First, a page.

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British med-tech (medical technology) companies have set their sights on the Middle Eastern marketplace to forge new business relationships and ultimately turn a profit.

Med Tech News reported that the Association of British Healthcare Industries (ABHI) revealed that half of UK med-tech businesses are anticipating demand from the Middle East in the coming five years.

These results come as 200 British companies prepare to exhibit at Arab Health, the MENA region's largest healthcare exhibition and a hotbed for new technologies entering the market.

ABHI revealed that 51 per cent of respondents to its survey anticipate a better turnover from business with the Middle East - which is home to major health tourism hubs like Dubai - while the Association's policy group has identified the region as key for growth.

"When we consider the substantial investment into public health from the government of the UAE, and wider Middle East, opportunities for UK companies providing value-based healthcare solutions are significant," said Managing director, International, at ABHI, Paul Benton.

"With so many companies planning to increase their presence in the region, Arab Health is the ideal platform to drive this growth and the UK Pavilion promises to be a hub of activity."

The ABHI is exploring emerging markets to ensure the British med-tech industry stays healthy after the UK leaves the EU.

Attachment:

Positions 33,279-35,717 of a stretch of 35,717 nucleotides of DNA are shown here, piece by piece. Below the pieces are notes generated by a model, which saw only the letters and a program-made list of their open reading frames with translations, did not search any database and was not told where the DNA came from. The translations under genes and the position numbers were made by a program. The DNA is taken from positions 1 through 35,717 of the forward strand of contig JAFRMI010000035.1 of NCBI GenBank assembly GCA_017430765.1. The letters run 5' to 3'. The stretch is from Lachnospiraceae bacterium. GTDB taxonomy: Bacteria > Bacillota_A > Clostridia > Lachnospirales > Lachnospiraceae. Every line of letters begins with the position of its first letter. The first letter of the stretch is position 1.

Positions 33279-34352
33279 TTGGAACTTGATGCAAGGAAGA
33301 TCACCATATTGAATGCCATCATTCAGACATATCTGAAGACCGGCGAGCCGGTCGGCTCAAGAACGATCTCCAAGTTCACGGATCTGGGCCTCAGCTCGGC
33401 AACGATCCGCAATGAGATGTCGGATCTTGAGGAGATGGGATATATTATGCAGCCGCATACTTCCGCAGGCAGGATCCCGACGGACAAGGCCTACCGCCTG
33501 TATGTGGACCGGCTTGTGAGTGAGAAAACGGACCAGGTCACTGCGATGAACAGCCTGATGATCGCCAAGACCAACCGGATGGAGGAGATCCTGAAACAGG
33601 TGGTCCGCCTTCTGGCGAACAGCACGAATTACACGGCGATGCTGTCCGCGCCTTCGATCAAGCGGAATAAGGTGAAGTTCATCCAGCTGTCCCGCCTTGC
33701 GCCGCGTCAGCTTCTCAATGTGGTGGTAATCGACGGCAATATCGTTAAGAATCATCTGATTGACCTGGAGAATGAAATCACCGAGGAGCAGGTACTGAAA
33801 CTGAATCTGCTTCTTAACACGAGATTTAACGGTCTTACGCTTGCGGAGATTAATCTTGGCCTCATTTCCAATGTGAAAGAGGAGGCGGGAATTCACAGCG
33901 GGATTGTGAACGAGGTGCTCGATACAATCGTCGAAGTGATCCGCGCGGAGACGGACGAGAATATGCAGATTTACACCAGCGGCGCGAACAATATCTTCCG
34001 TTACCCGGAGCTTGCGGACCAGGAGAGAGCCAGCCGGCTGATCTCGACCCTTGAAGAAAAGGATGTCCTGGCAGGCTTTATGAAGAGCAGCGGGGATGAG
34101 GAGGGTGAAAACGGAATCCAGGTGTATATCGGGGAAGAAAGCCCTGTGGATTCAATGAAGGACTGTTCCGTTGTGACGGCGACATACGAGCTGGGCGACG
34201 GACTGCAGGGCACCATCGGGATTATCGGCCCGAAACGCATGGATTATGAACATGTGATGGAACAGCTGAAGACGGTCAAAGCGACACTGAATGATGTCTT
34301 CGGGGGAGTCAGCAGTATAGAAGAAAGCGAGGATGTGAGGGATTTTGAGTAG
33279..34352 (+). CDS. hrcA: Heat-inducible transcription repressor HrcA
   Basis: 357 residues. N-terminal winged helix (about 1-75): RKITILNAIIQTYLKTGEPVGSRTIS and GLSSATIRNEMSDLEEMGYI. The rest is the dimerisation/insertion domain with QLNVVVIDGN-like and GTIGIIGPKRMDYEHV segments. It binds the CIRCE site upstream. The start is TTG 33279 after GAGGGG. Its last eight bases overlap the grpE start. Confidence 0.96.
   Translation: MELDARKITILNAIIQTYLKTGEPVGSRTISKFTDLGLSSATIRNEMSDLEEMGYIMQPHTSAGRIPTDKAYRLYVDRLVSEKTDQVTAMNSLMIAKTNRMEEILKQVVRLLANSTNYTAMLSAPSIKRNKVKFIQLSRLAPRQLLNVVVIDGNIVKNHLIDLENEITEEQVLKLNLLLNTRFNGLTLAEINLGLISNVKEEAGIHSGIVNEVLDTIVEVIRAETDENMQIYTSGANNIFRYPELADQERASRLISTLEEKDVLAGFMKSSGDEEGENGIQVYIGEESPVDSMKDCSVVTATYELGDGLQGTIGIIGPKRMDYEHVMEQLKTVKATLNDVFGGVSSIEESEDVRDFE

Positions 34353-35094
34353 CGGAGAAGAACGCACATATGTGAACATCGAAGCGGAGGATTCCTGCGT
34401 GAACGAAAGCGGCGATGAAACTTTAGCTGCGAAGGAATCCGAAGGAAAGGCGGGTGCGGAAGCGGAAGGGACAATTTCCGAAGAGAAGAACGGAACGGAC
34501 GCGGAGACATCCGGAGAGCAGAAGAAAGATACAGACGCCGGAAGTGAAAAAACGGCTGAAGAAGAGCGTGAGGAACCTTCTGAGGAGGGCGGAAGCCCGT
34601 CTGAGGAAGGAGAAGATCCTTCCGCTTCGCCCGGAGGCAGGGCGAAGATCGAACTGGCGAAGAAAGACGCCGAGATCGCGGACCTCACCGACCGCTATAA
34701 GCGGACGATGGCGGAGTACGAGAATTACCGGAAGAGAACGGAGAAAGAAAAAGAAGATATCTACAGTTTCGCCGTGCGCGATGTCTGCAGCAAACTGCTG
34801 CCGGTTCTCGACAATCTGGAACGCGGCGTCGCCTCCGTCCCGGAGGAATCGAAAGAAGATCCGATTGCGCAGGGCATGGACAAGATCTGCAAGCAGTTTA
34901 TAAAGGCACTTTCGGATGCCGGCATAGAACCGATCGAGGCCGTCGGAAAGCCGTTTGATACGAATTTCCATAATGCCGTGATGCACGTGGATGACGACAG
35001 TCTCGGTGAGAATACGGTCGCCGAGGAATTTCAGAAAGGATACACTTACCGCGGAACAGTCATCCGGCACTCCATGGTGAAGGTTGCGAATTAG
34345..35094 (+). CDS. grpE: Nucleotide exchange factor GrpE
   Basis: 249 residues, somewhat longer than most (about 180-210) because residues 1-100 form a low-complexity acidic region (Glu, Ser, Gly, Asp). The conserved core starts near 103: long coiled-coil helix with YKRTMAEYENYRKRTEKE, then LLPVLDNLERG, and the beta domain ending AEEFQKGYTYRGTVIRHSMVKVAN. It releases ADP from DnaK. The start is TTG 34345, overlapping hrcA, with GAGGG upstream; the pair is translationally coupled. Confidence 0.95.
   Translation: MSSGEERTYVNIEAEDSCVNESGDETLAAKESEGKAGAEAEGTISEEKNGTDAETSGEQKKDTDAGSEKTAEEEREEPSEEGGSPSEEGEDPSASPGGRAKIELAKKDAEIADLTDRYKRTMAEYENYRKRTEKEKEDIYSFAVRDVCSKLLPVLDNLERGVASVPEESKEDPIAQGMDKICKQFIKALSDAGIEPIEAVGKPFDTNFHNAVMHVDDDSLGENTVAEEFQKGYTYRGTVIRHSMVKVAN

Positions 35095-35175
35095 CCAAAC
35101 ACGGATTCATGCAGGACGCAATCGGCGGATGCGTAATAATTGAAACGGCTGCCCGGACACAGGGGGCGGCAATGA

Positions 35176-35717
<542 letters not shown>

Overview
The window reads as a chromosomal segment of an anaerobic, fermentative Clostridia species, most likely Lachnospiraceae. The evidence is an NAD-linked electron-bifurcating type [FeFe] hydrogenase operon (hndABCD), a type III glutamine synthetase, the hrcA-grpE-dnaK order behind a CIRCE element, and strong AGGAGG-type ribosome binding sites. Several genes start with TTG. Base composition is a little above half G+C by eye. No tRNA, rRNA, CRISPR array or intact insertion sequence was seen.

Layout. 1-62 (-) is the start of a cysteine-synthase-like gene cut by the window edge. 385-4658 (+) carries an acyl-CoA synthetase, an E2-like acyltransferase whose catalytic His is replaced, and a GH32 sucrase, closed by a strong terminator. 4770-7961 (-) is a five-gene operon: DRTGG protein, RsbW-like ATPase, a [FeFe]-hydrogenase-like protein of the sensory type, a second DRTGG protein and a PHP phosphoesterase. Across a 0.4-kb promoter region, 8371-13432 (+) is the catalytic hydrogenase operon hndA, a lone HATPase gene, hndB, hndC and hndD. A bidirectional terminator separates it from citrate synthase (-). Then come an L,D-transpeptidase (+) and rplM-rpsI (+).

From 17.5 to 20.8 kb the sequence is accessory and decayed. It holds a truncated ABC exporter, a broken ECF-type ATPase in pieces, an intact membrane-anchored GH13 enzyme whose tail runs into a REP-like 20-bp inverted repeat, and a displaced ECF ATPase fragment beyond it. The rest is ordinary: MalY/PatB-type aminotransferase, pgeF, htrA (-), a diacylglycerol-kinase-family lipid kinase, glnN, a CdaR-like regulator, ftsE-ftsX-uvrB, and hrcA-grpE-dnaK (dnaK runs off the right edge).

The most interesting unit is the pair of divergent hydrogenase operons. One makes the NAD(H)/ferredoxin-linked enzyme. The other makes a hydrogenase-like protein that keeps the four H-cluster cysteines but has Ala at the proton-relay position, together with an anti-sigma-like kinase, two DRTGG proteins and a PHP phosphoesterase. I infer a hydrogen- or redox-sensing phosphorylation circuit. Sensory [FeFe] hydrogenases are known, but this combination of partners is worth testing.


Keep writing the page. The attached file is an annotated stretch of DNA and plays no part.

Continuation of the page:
The organisation's Healthy Outside The EU Strategy was published in April 2017 and encourages the industry to branch out and to be positive and constructive to its approach to business post-Brexit.

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Electron beam services are essential for high precision engineering, and the UK sector just got a boost.

Glasgow-based Walker Precision Engineering has just received a £4million boost in the form of an investment from the Business Growth Fund.

This money will be used to fund an expansion in its machine capacity by developing a new purpose build facility in Basildon, and doubling the capacity at its Poland premises.

The business, which has premises in Glasgow, Basildon and Poland, says that it needs to expand in order to fulfil the recent rise in demand that has been brought about by the growing space market in Scotland. We reported on this last month.

Managing director Mark Walker, who founded the business in 1979 with his brother said: "Now is the right time to bring on board a minority investor.

"BGF's funding will help us pursue new opportunities in the market faster than we would otherwise have been able to do, without losing control of the business."

The company has already been involved in the Galileo global navigation satellite system and is forging close links with the International Space Agency.

BGF is backed by Barclays, HSBC, RBS and Standard Chartered which provide growth capital to small and mid-sized businesses for a minority stake.

Scotland now builds more satellites than any other country, and employs over 7,000 people in the space sector alone.

The space sector is set to grow significantly in coming years, and many are excited about the emerging role Scotland will play in that. Hopefully this latest grant will go some way to cementing its place on the global map.